Lynn Chadwick's Sitting Couple on Bench is a monumental work conceived in 1990, during a period when he tapped into a new vein of inspiration and creativity, largely prompted by his re-discovered use of welded steel as a medium. While Sitting Couple on Bench is cast in bronze, it is based on a welded steel sculpture of the same title originally made in 1990, only two years after he had turned to this medium. Here, though, the gleaming surface of the stainless steel which had first caught Chadwick's eye when he had seen a sculpture made of that material in Miami has been replaced by the more varied, textured patina of bronze. Chadwick himself was aware that bronze was essentially the traditional medium for sculptures in metal; here, he has managed to explore its versatility while retaining the crisp linearity that underpinned the welded steel version. In this way, Chadwick has created a sculpture which, while superficially conveying some adherence to the canon of sculpture throughout the ages, tapping into a visual vocabulary that stretches back to the ancient Greeks and beyond, nonetheless introduces a searing sense of modernity.
The interplay with materials present in this work has yet another layer: the 1988 sculpture of Sitting Couple on Bench made in welded steel appears related to another bronze, Seated Couple, of 1989-90, in which the contours of the bodies of the two figures have more modulation and modelling. These have been deliberately exorcised in Sitting Couple on Bench, which takes advantage of the planar nature of the sheets of steel that originally formed the composition in order to introduce a visceral angularity. This marks a return to the geometric character of Chadwick's works which had long been a touchstone in his career. Indeed, decades earlier, discussing the menacing figures that Chadwick had formerly created, Herbert Read had referred to his sculptures with the phrase, 'the geometry of fear.' Here, there is no sense of fear: despite the jutting quality that has been used to render the figures, there is a tender intimacy between them, as well as an almost naturalistic, keenly-observed attention to poise that results in a composition that is intimate, nuanced and engaging. Looking at this stately couple, with the two figures filled with character despite their being reduced to near-abstracted forms, it becomes clear why Chadwick was often seen as an heir to Henry Moore, whose own works explored similar territory, albeit through a more organic-seeming idiom.
In order to create his welded steel sculptures such as the one upon which Sitting Couple on Bench was based, Chadwick turned to professionals in order to cut the plates to the correct dimensions, and also to weld them together. While he was an accomplished welder in his own right - indeed, he had long been celebrated for his bold, innovative and direct approach to sculpture and its manufacture - the techniques required in assembling plates such as these together was complex and required professionals. Instead, Chadwick essentially drew the designs for these sculptures in three dimensions, as he thought of it, by welding rods together, creating a maquette that could then be used as a design for the finished sculpture.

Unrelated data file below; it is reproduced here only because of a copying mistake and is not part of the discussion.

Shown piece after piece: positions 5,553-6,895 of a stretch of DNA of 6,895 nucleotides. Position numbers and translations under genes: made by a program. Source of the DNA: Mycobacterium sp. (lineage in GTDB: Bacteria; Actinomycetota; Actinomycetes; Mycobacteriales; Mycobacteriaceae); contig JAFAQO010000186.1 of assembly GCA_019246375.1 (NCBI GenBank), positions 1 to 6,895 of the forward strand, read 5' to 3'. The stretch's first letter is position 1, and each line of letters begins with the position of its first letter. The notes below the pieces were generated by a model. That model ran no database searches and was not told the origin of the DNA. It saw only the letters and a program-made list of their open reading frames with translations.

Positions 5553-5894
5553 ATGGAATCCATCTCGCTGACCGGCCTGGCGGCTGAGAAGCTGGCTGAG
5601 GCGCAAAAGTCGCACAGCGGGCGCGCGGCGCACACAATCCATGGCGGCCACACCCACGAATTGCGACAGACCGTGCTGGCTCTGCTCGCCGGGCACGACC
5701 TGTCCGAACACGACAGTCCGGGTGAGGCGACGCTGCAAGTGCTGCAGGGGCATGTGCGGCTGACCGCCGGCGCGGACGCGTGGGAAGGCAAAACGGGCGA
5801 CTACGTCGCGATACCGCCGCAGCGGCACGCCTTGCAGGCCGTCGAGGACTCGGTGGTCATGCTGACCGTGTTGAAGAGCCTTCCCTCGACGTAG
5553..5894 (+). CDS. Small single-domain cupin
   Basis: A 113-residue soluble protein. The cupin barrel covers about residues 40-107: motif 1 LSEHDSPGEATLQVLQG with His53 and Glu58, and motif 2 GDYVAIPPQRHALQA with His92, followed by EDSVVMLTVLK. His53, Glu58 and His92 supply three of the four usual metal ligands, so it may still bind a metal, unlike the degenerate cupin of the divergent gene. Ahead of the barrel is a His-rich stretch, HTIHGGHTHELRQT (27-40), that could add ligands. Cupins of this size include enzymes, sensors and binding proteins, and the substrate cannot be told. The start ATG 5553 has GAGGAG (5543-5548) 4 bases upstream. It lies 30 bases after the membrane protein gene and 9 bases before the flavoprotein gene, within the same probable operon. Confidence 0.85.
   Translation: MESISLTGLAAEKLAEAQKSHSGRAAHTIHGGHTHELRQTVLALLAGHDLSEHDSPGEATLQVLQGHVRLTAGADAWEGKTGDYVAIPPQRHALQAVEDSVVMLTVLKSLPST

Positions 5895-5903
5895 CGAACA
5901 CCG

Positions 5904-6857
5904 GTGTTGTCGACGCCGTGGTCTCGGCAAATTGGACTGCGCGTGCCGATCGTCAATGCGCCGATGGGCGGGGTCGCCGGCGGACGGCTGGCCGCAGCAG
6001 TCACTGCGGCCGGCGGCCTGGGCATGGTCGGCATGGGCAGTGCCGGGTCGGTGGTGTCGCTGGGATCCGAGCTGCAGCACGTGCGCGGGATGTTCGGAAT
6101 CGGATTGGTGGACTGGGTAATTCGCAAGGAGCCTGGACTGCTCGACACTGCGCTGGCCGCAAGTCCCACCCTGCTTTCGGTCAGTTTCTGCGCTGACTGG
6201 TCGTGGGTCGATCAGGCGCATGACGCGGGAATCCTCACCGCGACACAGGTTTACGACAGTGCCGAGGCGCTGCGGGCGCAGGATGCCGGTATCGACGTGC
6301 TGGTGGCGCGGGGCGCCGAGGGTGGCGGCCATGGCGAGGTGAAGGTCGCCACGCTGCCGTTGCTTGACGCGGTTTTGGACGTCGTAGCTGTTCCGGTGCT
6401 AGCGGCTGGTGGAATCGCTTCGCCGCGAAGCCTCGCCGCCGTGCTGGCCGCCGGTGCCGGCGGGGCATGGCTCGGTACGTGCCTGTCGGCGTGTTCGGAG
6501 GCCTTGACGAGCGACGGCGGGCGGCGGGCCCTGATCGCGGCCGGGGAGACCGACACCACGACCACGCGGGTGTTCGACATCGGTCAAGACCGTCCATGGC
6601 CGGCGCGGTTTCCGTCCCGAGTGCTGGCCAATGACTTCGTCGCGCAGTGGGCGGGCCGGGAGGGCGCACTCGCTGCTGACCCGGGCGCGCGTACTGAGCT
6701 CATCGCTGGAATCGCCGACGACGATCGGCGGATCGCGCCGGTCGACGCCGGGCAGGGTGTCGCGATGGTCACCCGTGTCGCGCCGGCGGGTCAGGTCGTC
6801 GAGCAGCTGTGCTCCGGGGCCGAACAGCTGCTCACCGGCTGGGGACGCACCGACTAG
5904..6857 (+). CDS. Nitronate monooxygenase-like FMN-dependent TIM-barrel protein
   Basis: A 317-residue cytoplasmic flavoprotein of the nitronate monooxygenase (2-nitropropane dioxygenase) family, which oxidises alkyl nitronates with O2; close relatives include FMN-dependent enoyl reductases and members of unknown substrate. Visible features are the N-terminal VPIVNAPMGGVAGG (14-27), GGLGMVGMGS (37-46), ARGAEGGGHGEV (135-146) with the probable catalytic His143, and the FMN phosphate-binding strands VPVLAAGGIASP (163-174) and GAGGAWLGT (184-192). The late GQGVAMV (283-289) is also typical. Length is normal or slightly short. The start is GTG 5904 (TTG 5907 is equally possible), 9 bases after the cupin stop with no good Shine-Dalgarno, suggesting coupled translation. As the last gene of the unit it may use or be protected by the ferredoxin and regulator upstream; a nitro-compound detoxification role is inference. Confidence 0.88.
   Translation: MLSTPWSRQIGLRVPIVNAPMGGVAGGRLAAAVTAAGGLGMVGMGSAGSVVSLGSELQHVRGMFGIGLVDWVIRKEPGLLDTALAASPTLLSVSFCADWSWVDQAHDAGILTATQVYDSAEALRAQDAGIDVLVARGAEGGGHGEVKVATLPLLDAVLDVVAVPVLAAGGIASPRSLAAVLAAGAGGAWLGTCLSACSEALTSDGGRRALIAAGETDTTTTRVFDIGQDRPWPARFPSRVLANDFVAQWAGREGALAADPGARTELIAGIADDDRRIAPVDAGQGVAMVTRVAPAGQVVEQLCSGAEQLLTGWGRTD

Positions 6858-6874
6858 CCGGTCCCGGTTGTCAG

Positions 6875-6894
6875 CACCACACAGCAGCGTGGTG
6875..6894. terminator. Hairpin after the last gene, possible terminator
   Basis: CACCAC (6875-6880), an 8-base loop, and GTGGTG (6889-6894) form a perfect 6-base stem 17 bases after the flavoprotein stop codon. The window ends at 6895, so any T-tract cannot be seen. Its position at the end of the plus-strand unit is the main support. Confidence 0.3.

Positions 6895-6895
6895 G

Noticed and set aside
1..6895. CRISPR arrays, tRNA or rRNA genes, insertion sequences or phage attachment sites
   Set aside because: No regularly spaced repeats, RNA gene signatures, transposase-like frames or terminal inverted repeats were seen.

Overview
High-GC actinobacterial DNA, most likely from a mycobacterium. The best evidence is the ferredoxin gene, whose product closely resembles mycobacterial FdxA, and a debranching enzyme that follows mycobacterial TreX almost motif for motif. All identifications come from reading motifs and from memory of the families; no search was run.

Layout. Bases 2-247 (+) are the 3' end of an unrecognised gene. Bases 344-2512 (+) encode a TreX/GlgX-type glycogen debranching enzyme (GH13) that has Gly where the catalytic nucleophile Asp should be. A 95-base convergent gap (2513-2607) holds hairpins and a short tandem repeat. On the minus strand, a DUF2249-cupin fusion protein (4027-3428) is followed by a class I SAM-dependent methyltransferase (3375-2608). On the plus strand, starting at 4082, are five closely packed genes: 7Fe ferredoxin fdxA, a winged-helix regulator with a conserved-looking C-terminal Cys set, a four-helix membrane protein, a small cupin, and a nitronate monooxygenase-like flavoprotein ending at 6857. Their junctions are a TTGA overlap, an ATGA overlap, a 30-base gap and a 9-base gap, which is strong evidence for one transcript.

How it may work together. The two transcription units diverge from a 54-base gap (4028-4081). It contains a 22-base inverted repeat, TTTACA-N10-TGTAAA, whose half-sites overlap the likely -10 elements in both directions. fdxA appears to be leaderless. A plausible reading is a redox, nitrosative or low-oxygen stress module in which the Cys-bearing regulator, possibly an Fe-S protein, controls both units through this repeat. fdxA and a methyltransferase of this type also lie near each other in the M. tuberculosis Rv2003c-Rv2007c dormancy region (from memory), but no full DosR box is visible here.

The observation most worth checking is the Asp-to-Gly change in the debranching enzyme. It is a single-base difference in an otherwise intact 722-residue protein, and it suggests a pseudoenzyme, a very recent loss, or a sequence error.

Chadwick's experiences with stainless steel - and indeed with the complexities and complications of its use - dated back to the early 1960s. Then, a little over half a decade after winning the international prize for sculpture at the 1956 Venice Biennale - beating Alberto Giacometti, who had presented his celebrated Femmes de Venise - Chadwick was invited to Genoa, where he worked with an Italian steel manufacturer called Italsider. Chadwick was there alongside two American sculptors of the same period, David Smith and Alexander Calder, and worked a great deal with the former. Of this period, Chadwick would recall:
'David Smith was housed in an old disused factory, which made, basically, screws, all kinds of screws, all kinds. And I was put into the steel plate works, where they made steel plate. That is to say, they'd get a really large piece of steel about three, two metres long, by about one metre wide, and about 20, 30 cms. thick, almost. A great big thing. It comes in from the furnace outside, hot, but it's already black, and then they put this thing through the rolling mills. It's quite extraordinary, because this great big lump keeps its heat, and they roll it up and down until it becomes sheet, any thickness you like... Sheet steel, that's what I was given. What am I going to do with sheet steel?' (Chadwick, quoted in Cathy Courtney, 'Lynn Chadwick', oral interview, 1995, National Life Stories: Artists' Lives, reproduced at sounds.bl.uk).
Chadwick's original solution, realised by the workers of Italsider, was a group of winged figures, similar to those he had previously been making, but now granted a new, thrusting, machine-like angularity. It was to this same appearance that Chadwick returned in the late 1980s, adding new dimensions to the creative process in order to create works such as Sitting Couple on Bench.